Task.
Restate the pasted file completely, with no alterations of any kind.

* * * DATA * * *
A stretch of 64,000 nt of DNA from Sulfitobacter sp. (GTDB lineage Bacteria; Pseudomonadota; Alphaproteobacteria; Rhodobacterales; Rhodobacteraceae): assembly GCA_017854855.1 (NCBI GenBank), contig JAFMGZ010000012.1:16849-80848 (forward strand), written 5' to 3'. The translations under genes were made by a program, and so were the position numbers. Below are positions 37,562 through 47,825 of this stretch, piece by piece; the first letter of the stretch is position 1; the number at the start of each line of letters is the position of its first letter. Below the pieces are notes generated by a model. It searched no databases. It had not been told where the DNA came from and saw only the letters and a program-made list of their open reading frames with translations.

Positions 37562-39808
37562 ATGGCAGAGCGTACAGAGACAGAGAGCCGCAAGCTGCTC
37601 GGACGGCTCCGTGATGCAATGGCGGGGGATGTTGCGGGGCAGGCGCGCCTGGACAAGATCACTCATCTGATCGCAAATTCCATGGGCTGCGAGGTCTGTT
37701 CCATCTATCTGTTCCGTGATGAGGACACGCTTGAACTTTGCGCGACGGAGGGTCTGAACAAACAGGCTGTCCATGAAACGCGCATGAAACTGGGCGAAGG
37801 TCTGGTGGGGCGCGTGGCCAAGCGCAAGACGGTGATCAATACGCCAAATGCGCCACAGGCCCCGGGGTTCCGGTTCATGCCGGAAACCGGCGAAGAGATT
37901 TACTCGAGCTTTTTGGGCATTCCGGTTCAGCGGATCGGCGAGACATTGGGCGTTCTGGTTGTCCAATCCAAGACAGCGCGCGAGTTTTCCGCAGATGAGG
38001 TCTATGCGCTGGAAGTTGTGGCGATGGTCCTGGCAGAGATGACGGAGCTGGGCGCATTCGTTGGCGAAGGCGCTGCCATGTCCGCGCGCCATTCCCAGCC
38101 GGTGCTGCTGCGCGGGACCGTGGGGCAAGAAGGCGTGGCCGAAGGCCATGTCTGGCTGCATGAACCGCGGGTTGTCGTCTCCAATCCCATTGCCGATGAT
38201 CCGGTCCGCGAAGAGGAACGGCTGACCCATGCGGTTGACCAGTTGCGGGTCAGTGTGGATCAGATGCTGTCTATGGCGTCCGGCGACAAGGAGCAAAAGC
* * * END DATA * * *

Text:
A stretch of 64,000 nt of DNA from Sulfitobacter sp. (GTDB lineage Bacteria; Pseudomonadota; Alphaproteobacteria; Rhodobacterales; Rhodobacteraceae): assembly GCA_017854855.1 (NCBI GenBank), contig JAFMGZ010000012.1:16849-80848 (forward strand), written 5' to 3'. The translations under genes were made by a program, and so were the position numbers. Below are positions 37,562 through 47,825 of this stretch, piece by piece; the first letter of the stretch is position 1; the number at the start of each line of letters is the position of its first letter. Below the pieces are notes generated by a model. It searched no databases. It had not been told where the DNA came from and saw only the letters and a program-made list of their open reading frames with translations.

Positions 37562-39808
37562 ATGGCAGAGCGTACAGAGACAGAGAGCCGCAAGCTGCTC
37601 GGACGGCTCCGTGATGCAATGGCGGGGGATGTTGCGGGGCAGGCGCGCCTGGACAAGATCACTCATCTGATCGCAAATTCCATGGGCTGCGAGGTCTGTT
37701 CCATCTATCTGTTCCGTGATGAGGACACGCTTGAACTTTGCGCGACGGAGGGTCTGAACAAACAGGCTGTCCATGAAACGCGCATGAAACTGGGCGAAGG
37801 TCTGGTGGGGCGCGTGGCCAAGCGCAAGACGGTGATCAATACGCCAAATGCGCCACAGGCCCCGGGGTTCCGGTTCATGCCGGAAACCGGCGAAGAGATT
37901 TACTCGAGCTTTTTGGGCATTCCGGTTCAGCGGATCGGCGAGACATTGGGCGTTCTGGTTGTCCAATCCAAGACAGCGCGCGAGTTTTCCGCAGATGAGG
38001 TCTATGCGCTGGAAGTTGTGGCGATGGTCCTGGCAGAGATGACGGAGCTGGGCGCATTCGTTGGCGAAGGCGCTGCCATGTCCGCGCGCCATTCCCAGCC
38101 GGTGCTGCTGCGCGGGACCGTGGGGCAAGAAGGCGTGGCCGAAGGCCATGTCTGGCTGCATGAACCGCGGGTTGTCGTCTCCAATCCCATTGCCGATGAT
38201 CCGGTCCGCGAAGAGGAACGGCTGACCCATGCGGTTGACCAGTTGCGGGTCAGTGTGGATCAGATGCTGTCTATGGCGTCCGGCGACAAGGAGCAAAAGC